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Researchers 3D print functional human brain tissue

Thanks to the team at the University of Wisconsin–Madison, the bio-ink can grow, function, and communicate like typical brain tissue

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According to the University of Wisconsin–Madison, a team of scientists has developed the first 3D printed brain tissue that can grow and function like typical brain tissue – a significant achievement with important implications for scientists studying the brain and working on treatments for a broad range of neurological and neurodevelopmental disorders, such as Alzheimer’s and Parkinson’s diseases.

“This could be a hugely powerful model to help us understand how brain cells and parts of the brain communicate in humans,” said Su-Chun Zhang, professor of neuroscience and neurology at the University of Wisconsin–Madison’s Waisman Center. “It could change the way we look at stem cell biology, neuroscience, and the pathogenesis of many neurological and psychiatric disorders.”

According to Zhang and Yuanwei Yan, a scientist in Zhang’s lab, prior printing methods have limited the success of previous attempts to print brain tissue. The group behind the new 3D printing process, in which brain cells, neurons grown from induced pluripotent stem cells, were placed in a soft bio-ink gel, described their method in the journal Cell Stem Cell.

“The tissue still has enough structure to hold together but it is soft enough to allow the neurons to grow into each other and start talking to each other,” said Zhang. The cells are laid next to each other like pencils laid next to each other on a tabletop. “Our tissue stays relatively thin and this makes it easy for the neurons to get enough oxygen and enough nutrients from the growth media,” said Yan.

The printed cells reach through the medium to form connections inside each printed layer as well as across layers, forming networks comparable to human brains – essentially, the cells talk to each other. The neurons communicate, send signals, interact with each other through neurotransmitters, and even form proper networks with support cells that were added to the printed tissue.

“We printed the cerebral cortex and the striatum and what we found was quite striking,” said Zhang. “Even when we printed different cells belonging to different parts of the brain, they were still able to talk to each other in a very special and specific way.”

Researchers at the University of Wisconsin–Madison have 3D printed human brain tissue that can communicate like typical brain tissue.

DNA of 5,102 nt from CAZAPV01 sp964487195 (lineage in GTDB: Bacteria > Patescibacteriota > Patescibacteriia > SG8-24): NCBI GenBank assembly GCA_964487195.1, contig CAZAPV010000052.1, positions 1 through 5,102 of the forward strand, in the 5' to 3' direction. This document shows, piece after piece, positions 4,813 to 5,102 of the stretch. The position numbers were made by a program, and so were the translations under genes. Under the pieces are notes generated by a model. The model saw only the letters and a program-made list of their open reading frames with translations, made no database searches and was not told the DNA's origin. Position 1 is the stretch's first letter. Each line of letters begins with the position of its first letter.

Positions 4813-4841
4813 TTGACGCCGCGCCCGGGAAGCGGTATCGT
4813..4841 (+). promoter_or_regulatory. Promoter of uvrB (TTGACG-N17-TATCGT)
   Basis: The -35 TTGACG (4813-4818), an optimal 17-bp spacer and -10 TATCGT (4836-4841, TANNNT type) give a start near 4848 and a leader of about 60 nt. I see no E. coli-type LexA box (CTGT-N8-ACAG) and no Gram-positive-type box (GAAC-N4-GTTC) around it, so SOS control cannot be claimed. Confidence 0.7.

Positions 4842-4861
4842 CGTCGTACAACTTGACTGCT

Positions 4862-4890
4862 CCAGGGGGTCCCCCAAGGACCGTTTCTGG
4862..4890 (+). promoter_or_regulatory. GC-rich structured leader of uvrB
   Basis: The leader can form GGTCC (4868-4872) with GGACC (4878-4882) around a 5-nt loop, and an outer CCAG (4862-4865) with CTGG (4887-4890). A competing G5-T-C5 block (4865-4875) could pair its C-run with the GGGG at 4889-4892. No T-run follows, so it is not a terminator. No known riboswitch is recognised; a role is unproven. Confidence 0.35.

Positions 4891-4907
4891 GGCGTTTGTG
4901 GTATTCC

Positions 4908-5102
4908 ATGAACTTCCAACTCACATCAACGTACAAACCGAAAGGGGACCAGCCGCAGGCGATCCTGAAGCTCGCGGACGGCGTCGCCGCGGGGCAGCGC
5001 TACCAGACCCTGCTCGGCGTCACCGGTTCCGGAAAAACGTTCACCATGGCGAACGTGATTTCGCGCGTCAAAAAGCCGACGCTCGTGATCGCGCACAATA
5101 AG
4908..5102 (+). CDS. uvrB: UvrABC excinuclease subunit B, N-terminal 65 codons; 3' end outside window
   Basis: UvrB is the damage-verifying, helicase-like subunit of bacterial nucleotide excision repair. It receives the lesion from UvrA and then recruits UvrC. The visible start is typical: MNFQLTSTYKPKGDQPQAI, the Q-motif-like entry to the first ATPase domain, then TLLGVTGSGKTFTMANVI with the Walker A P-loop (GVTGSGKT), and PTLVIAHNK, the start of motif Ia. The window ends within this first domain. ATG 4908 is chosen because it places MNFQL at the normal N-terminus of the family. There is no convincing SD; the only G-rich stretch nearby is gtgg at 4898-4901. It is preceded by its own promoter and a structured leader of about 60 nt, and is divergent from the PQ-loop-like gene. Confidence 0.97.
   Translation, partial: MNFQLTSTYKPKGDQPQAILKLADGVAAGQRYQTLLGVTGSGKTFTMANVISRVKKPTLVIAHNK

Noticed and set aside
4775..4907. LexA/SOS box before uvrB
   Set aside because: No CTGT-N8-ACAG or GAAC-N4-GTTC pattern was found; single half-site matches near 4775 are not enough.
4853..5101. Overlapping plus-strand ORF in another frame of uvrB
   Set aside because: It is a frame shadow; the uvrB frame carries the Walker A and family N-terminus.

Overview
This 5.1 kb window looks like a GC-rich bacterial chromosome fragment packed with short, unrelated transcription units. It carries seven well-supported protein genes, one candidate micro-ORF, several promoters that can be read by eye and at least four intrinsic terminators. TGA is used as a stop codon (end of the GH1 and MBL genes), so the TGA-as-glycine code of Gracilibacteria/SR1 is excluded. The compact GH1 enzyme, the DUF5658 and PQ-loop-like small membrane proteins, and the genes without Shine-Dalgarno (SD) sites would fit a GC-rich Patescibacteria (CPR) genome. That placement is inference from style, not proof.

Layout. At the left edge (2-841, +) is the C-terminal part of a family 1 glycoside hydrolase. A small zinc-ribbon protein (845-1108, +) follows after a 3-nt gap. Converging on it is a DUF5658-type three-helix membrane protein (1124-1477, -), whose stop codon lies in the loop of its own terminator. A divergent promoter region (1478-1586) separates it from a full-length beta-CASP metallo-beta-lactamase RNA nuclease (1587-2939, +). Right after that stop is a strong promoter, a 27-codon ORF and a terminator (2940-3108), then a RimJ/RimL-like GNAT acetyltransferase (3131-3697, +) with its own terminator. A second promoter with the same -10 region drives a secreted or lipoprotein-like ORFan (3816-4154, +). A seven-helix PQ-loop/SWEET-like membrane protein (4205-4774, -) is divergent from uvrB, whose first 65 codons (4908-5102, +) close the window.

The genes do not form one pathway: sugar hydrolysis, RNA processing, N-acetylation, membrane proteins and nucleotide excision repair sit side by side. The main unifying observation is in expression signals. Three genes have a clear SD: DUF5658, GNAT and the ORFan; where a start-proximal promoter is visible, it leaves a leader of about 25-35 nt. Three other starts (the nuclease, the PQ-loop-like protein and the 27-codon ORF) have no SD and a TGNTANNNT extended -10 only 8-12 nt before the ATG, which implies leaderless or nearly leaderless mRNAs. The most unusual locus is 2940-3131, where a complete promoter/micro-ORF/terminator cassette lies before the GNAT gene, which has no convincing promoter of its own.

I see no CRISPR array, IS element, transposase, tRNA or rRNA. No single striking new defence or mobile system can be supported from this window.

Su-Chun Zhang. Photo by Andy Manis.

The printing technique offers precision – control over the types and arrangement of cells – not found in brain organoids (miniature organs used to study brains). The organoids grow with less organization and control.

“Our lab is very special in that we are able to produce pretty much any type of neurons at any time. Then we can piece them together at almost any time and in whatever way we like,” said Zhang. “Because we can print the tissue by design, we can have a defined system to look at how our human brain network operates. We can look very specifically at how the nerve cells talk to each other under certain conditions because we can print exactly what we want.”

That specificity provides flexibility, with the potential for the 3D printed brain tissue to be used to study signaling between cells in Down syndrome, interactions between healthy tissue and neighboring tissue affected by Alzheimer’s, testing new drug candidates, or even watching the brain grow.

“In the past, we have often looked at one thing at a time, which means we often miss some critical components. Our brain operates in networks. We want to print brain tissue this way because cells do not operate by themselves. They talk to each other. This is how our brain works and it has to be studied all together like this to truly understand it,” said Zhang. “Our brain tissue could be used to study almost every major aspect of what many people at the Waisman Center are working on. It can be used to look at the molecular mechanisms underlying brain development, human development, developmental disabilities, neurodegenerative disorders, and more.”

The new printing technique is also comparatively accessible, as it does not require special bio-printing equipment or culturing methods to keep the tissue healthy, and can be studied in depth with microscopes, standard imaging techniques, and electrodes already common in the field.

The University of Wisconsin–Madison researchers would like to explore the potential of specialization – further improving their bio-ink and refining their equipment to allow for specific orientations of cells within their printed tissue. “Right now, our printer is a benchtop commercialized one,” said Yan. “We can make some specialized improvements to help us print specific types of brain tissue on-demand.”

This study was supported in part by NIH-NINDS (NS096282, NS076352, NS086604), NICHD (HD106197, HD090256), the National Medical Research Council of Singapore (MOH-000212, MOH-000207), Ministry of Education of Singapore (MOE2018-T2-2-103), Aligning Science Across Parkinson’s (ASAP-000301), the Bleser Family Foundation, and the Busta Foundation.

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Edward Wakefield

Edward is a freelance writer and additive manufacturing enthusiast looking to make AM more accessible and understandable.

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